Another important aspect for attaining a high level of realism is the motion, behavior, and natural interaction of the VH with users, to avoid the “uncanny valley” effect. The VH must have the ability for verbal as well as nonverbal communication skills, be intelligent, have natural communication with the users, perceive information from the user, and physically react with them. The deformation of the skinned characters during their movements must be realistic, smooth, and not contain any discontinuities. The VH that supports all these capabilities will be an intuitive craft master acting effectively as an elderly companion and assistant for elder people.

Garment design was also considered during the implementation of avatars. To ensure appropriate rigging, since the generated models are automatically rigged an additional checking was performed to ensure that the rig is applied correctly, and the bones are well adjusted to the 3D body.

Virtual Humans have been specially designed for the Glassblowing Pilot. Several datasets have been tested to ensure that the designed Virtual Humans will be capable of assuming the challenging poses in glassblowing.

Motion Re-targeting

The processing of the motion data has been done on Autodesk MotionBuilder software which is dedicated to animation and the direct integration of motion capture technologies. The process requires different steps: (a) creation of an “actor” in MotionBuilder with skeleton definition corresponding to the BVH hierarchy, (b) mapping of the received animations on the actor, and (c) synchronization of the VH with the actor by adjusting the 2 models so that the measurements match and the animations are correctly reproduced. Examples of the outcomes are presented below:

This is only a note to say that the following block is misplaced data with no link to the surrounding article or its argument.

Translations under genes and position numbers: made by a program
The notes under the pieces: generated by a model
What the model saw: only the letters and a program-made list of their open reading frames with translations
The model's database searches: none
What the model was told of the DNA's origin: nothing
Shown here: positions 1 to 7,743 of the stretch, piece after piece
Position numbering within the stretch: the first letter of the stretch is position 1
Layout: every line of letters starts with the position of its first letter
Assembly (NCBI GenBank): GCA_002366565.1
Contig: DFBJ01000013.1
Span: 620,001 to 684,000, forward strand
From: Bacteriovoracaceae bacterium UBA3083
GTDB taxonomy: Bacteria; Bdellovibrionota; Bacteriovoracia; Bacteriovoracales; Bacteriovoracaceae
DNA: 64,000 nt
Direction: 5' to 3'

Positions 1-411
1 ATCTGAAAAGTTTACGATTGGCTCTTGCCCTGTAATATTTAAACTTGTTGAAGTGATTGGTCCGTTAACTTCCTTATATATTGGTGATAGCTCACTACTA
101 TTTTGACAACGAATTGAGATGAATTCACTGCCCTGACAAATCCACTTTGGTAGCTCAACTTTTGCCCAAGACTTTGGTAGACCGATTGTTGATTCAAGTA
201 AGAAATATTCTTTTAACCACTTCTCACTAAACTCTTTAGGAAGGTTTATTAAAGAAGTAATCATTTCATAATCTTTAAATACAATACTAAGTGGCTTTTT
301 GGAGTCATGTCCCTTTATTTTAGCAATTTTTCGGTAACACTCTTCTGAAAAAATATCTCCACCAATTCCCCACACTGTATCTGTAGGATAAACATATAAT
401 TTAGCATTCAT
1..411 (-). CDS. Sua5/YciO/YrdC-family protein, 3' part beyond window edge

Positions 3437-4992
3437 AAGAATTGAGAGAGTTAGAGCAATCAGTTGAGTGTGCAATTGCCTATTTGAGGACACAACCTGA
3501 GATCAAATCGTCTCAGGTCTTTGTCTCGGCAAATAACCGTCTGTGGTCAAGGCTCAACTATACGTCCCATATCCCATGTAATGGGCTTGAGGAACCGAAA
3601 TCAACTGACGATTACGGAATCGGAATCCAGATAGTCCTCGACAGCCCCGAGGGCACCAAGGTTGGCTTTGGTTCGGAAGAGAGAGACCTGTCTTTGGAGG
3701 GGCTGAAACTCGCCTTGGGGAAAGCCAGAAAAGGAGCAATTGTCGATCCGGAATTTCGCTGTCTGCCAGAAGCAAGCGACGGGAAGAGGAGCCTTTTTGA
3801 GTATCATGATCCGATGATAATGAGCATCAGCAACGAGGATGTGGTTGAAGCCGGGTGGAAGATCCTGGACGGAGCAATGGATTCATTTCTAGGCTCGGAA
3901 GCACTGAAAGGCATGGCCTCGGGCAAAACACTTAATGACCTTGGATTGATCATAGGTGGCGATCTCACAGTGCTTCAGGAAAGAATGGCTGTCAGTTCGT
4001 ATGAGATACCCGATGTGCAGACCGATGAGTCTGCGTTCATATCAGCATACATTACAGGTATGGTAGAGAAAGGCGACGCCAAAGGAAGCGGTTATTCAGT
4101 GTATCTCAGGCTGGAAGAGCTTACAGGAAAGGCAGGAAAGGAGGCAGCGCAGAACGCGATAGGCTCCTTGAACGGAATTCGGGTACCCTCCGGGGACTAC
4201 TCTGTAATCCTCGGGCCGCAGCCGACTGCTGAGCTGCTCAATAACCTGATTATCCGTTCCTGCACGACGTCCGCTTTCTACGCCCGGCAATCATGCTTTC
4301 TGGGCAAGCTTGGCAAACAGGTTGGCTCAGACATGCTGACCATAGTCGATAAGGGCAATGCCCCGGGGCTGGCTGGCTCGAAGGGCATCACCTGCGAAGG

Web based information tools

The rich semantic representation of the craft is transformed to intuitive online presentations and delivered through the Mingei Online Platform.

Illustrated craft demonstrations

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Relevant Publications

Open Datasets

  • Anastasia Rigaki, Nikolaos Partarakis, & Xenophon Zabulis. (2021, May 12). The making of the Bontemps carafe. Zenodo.
  • Anastasia Rigaki, Nikolaos Partarakis, & Xenophon Zabulis. (2021, May 11). The making of the Bontemps’ carafe. Zenodo.

Applying the Mingei protocol in the Glass pilot

Step 6. Experiences

Mixed Reality

The Mixed reality installation was deployed in the context of a periodic exhibition at the premises of the museum of CNAM, which is is where the worlds of academics and professional activity come together. It is the only higher education establishment dedicated to life-long professional training. In this context, a dedicated space at the cathedral which is part of the museum was dedicated for the exhibition. The space is a chapel of the cathedral located within the main exhibition of the museum. The installation is comprised of a special construction capable of hosting three large displays created through back projection in thin synthetic fabric. Furthermore, for craft training, a bench has been installed in front of the main display together with a glassblowing pipe to be used by visitors. The installation has integrated hosting spots for the glass carafes and pieces of the carafe created during the ethnographic fieldwork. Special lighting was integrated within to present the interaction of glass with light and to create atmosphere.

After the completion of the physical part of the installation, the software was installed. The scenario that was set up was that the presentation application sequence is executed first and then the main projection switches to the craft training applications, so that users test what they learned from the craft presentations.

Mobile AR

Relevant Publications